Simon Wilson thinks that ‘cycle lanes will be this city’s new arteries’

What is it with carping, whining, lefty wankers who want to tell us how to live our lives?

Simon Wilson, operating from the Victoria Street West annex of Phil Goff’s office, is pushing for his lefty wet dream of promoting cycle lanes.

Apparently, we are all going to abandon our cars and take to cycling with gay abandon and cycle lanes will be the new arteries for our modern and vibrant city… bleeeeeeerrchhh: Quote:

“Come back to me when you’ve got some facts, not dishonest ideologically driven bollocks.”

Well thank you, Mike Hosking. It’s nice to be invited.

Last week I reported that an Auckland Transport survey showed there is now 65 per cent support among Aucklanders for cycle lanes. The proportion of people who say they support cycling is five times greater the proportion who say they do not.

On Newstalk ZB, Hosking said he simply didn’t believe it. People don’t support cycling, he told his listeners, and no one should trust the survey because it was an “opt-in” exercise, a “rort” that was “rigged” in favour of “bored deadbeats with nothing to do”. And it had a tiny sample size.

So, what were the facts?

The survey was not opt-in. The company that did it, TRA, bought its list of contacts from a large database provider called Research Now. Participants were asked to take part in the survey without knowing what it was for.

It was not rigged in favour of anyone. On the contrary: participants were screened to ensure the age, gender and geographic spread throughout Auckland corresponded to census data. The survey was weighted to not favour anyone.

The sample size was not tiny. It was large enough to give a confidence level of 95 per cent and a margin of error of around 2.5 per cent. End quote.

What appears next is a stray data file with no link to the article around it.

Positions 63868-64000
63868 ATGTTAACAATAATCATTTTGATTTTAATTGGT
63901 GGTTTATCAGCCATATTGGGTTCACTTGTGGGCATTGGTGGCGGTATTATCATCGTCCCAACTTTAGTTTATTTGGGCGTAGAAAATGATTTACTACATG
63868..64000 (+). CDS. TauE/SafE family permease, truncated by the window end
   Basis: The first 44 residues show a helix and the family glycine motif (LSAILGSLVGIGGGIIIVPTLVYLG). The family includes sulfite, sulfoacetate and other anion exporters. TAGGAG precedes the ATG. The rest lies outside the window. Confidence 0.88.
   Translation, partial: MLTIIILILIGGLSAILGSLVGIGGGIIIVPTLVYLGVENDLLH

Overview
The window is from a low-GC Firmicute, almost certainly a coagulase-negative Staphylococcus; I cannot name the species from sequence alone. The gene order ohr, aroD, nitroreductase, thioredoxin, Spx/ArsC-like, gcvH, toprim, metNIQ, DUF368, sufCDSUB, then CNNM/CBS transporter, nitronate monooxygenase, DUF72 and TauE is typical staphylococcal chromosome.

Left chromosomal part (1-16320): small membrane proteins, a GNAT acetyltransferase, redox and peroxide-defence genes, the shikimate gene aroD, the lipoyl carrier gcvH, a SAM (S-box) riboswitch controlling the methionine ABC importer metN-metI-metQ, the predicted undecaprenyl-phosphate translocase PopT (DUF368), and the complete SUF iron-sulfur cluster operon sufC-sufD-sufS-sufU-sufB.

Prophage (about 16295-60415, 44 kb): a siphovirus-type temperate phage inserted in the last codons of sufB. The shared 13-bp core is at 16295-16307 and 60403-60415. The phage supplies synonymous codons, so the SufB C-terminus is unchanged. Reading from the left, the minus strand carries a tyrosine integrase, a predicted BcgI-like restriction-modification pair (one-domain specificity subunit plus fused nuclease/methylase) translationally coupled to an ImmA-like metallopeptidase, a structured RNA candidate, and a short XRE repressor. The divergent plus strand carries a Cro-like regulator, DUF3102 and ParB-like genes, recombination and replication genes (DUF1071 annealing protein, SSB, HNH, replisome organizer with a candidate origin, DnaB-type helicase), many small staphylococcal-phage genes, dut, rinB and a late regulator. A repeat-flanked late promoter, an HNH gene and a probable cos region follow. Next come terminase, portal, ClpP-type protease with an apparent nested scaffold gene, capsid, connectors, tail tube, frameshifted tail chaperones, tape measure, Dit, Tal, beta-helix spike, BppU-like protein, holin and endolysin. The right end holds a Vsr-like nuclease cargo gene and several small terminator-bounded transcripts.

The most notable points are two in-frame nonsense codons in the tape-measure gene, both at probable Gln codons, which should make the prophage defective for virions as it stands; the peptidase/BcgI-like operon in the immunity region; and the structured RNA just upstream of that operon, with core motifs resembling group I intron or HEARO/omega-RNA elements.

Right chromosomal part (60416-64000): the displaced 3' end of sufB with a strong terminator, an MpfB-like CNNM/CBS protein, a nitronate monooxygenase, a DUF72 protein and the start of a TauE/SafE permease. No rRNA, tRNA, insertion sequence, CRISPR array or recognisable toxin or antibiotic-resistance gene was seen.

That isn’t a random survey or poll. What were the selection criteria for the purchase of the list of contacts? Smug, lefty twats who live in Point Chev and blog about lamb chop recipes, pots, pans and pannier bags? Quote.

Quote:

This is the context in which we debate cycle lanes. Not as a lifestyle choice but because we have to change the way we live. Population growth requires it. End quote.

No it doesn’t. That makes it sound like it is compulsory that we revert to archaic and wanky forms of transport. Quote:

We have to change how we use hospitals. What we call work, where we do it and how we’re paid for it. Where we live and what sort of places we live in. What we expect from schools. How we get on with each other when there are so many more of us to get on with.

It’s frightening, the changes we face. Much of what we value will change, whether we like it or not. But it’s also exciting. Urbanisation suggests that the problems of the world – if we are clever and compassionate enough – will be solved in the cities.

The changes can make our lives better. The city is our great hope. End quote.

Says the man who lives on the isthmus. I bet Simon Wilson wouldn’t be so keen to endorse a requirement for us to cycle if he lived in Whangaparoa and worked in town. Quote:

Despite what the critics say, cycle lanes in themselves don’t disrupt very much. But they have a larger role: they’re a pivot for thinking and doing differently. Grasp the potential of cycle lanes and you grasp much more about what a city can be. End of quote.

Don’t disrupt? WTF? He’s not just drinking Kool-Aid, he’s also gargling and, because he is a cyclist, he’s taking evening enemas with it. Quote.